How do you choose a decking product?
Decks are very popular in Australia, and are often the transition between house and garden. So how do you choose your decking material? Is it price, quality, maintenance or perhaps something more intangible like, how does growing, harvesting and using this product affect the Earth?
If you’re looking for a beautiful, durable decking material for your home, you may be wondering about the difference between traditional hardwoods and bamboo. Both are excellent choices, but they do have some fundamental key differences. So, which one is right for you?
Hardwood or Bamboo: What’s the Difference for Decking?
Bamboo, at this stage, is a high end product comparable to high quality hardwoods and cedars. New technology is enabling the production of plastic derived products that are being marketed as sustainable. They are more expensive but offer less maintenance and a longer warranty, which is a selling point for clients. However I always ask at what cost to the environment?
We often get enquiries from customers who are looking for a price on bamboo decking. It could be because they are looking for a sustainable alternative, or they are price matching against a hardwood and believe bamboo will be cheaper.
Merbau is the most popular tropical timber hardwood material in Australia, largely due to its price. Merbau was originally found from Eastern Africa through Southern India and onwards to Southeast Asia, Oceania and as far as Tahiti. Merbau is slightly dearer than treated pine, but cheaper than Spotted Gum and Jarrah. Merbau timber is also known as Kwila, scrub mahogany and Johnstone River teak, to name just a few. The name varies depending on the geographical region. Merbau is mainly found in Southeast Asia, while Johnstone River teak and scrub mahogany are North Queensland derivations and Kwilia is used throughout Australasia.
It takes about 40 years for this large hardwood tree to grow to a height of 40m and up to 75-80 years to fully mature. The trunk can be up to 2.5m wide and is branchless for half its height after which it has a spreading canopy. With around 50-10 trees grown per hectare, the commercial stands left are mainly on the islands of New Guinea and Indonesia. The tree to hectare ratio is low and entire ancient forests are often destroyed during logging and the establishment of infrastructure (roads, camps etc) required for logging.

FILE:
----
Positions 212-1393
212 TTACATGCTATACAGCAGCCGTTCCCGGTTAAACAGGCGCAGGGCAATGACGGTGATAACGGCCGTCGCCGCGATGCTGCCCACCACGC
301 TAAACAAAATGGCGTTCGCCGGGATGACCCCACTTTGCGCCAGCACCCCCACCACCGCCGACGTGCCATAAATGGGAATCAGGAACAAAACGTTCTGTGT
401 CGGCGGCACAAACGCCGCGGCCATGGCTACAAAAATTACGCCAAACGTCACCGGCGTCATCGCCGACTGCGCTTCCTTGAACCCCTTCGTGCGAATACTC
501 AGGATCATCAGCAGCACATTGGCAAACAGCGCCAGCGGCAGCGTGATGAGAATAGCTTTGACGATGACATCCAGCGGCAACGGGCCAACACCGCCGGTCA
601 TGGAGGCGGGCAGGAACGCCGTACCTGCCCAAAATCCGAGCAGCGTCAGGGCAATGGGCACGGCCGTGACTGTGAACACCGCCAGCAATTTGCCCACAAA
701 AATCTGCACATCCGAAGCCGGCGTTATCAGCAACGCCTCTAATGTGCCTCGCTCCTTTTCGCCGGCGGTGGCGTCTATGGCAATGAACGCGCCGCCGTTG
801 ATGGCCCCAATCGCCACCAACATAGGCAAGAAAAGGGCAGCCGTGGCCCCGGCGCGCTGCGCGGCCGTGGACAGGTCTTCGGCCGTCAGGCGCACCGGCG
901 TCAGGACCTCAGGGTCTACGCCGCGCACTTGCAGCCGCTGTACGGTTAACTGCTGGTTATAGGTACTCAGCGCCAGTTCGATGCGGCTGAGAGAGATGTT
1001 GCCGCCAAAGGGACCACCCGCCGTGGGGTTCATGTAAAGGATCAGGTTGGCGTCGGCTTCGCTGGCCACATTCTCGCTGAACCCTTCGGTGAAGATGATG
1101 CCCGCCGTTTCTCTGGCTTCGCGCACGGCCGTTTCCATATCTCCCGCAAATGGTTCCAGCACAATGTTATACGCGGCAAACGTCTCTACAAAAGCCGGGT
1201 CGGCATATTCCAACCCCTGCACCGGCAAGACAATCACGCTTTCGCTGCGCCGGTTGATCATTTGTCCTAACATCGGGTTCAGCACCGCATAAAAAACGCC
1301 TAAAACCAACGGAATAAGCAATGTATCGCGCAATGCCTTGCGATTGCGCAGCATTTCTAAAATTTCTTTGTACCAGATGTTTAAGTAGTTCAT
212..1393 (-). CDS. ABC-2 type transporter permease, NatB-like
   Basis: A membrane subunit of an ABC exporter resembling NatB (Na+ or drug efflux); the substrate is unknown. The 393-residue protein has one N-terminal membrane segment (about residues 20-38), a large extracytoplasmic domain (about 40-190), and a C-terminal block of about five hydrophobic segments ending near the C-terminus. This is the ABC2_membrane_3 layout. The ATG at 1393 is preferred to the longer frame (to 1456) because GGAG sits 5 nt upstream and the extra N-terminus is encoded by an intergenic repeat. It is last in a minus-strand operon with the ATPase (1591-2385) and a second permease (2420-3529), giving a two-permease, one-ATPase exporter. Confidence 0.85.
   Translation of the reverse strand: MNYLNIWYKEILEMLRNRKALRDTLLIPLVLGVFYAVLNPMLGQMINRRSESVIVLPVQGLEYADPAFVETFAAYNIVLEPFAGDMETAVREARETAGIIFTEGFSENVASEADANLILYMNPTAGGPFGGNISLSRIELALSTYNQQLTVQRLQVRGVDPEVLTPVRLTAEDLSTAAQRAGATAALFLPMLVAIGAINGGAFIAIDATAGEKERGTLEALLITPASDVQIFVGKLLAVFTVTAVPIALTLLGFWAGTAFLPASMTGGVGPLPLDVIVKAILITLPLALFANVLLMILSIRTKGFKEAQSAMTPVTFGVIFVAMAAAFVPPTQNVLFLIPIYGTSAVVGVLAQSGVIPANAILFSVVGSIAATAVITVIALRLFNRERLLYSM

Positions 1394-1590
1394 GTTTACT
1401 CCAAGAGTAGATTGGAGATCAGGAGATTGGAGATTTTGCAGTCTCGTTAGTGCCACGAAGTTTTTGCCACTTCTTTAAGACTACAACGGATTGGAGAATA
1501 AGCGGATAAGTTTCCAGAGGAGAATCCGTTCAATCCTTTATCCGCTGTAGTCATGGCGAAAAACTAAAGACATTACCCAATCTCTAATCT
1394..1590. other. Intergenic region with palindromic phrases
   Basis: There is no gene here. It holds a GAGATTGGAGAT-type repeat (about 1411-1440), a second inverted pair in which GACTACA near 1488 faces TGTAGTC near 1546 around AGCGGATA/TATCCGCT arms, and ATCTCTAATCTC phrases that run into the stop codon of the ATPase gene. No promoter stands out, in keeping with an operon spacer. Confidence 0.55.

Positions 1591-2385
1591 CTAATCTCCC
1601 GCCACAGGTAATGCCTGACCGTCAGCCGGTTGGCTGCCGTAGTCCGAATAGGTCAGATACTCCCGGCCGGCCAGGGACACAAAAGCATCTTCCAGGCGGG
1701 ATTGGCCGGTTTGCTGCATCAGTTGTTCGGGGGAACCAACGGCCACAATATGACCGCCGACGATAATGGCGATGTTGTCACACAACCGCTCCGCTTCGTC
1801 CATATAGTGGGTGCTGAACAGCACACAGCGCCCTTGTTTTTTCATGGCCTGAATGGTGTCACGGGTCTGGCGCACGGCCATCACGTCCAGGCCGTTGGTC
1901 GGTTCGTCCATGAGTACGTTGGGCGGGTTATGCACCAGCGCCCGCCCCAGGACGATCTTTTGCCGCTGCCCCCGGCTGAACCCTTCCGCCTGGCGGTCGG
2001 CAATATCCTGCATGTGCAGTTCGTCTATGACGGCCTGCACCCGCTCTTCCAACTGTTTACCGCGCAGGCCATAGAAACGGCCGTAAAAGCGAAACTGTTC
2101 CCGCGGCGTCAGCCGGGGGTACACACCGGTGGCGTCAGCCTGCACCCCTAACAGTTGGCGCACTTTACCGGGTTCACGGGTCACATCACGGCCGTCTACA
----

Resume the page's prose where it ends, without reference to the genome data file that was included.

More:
But surely wood is sustainable due to its carbon sequestration and storage? Growing wood in native forests is sustainable because of carbon sequestration and storage in the tree and its rooting system. Living trees can mitigate global warming impact through carbon sequestration. But then you have to harvest and transport the material, and how long does it take to regrow?
Key findings in Greenpeace International’s 2007 report titled “Merbau’s Last Stand” (link https://wayback.archive-it.org/9650/20200516081429/http://p3-raw.greenpeace.org/international/Global/international/planet-2/report/2008/7/merbau-report-2.pdf) included:
- the range of merbau has already been heavily impacted by destructive and illegal logging. Over 60 percent of the original merbau range has been affected by human activity
- At the current rate of officially sanctioned logging, most of the remaining merbau will be gone within the next 35 years (this being the official rotation cycle for logging). This figure does not take into account illegal logging, which exacerbates the rate of destruction and will escalate the speed at which merbau disappears.
- most large international flooring producers include merbau in their product ranges, with the majority of them sourcing the wood from untraceable sources in Indonesia. Few, if any, of the producers are able to credibly prove the full legal origins of their merbau supply
- 76-80% of logging in Indonesia is illegal and the World Bank estimates that 70-80% of logging in PNG is illegal
- Indonesia and PNG have already lost 82% and 60% of their large intact ancient forests
Greenpeace summarised that merbau is hovering on the brink of commercial extinction – and that was in 2007. The IUCN’s Red List of Threatened Species 2006 categorised merbau as “facing a high risk of extinction in the wild in the near future” That near future is now.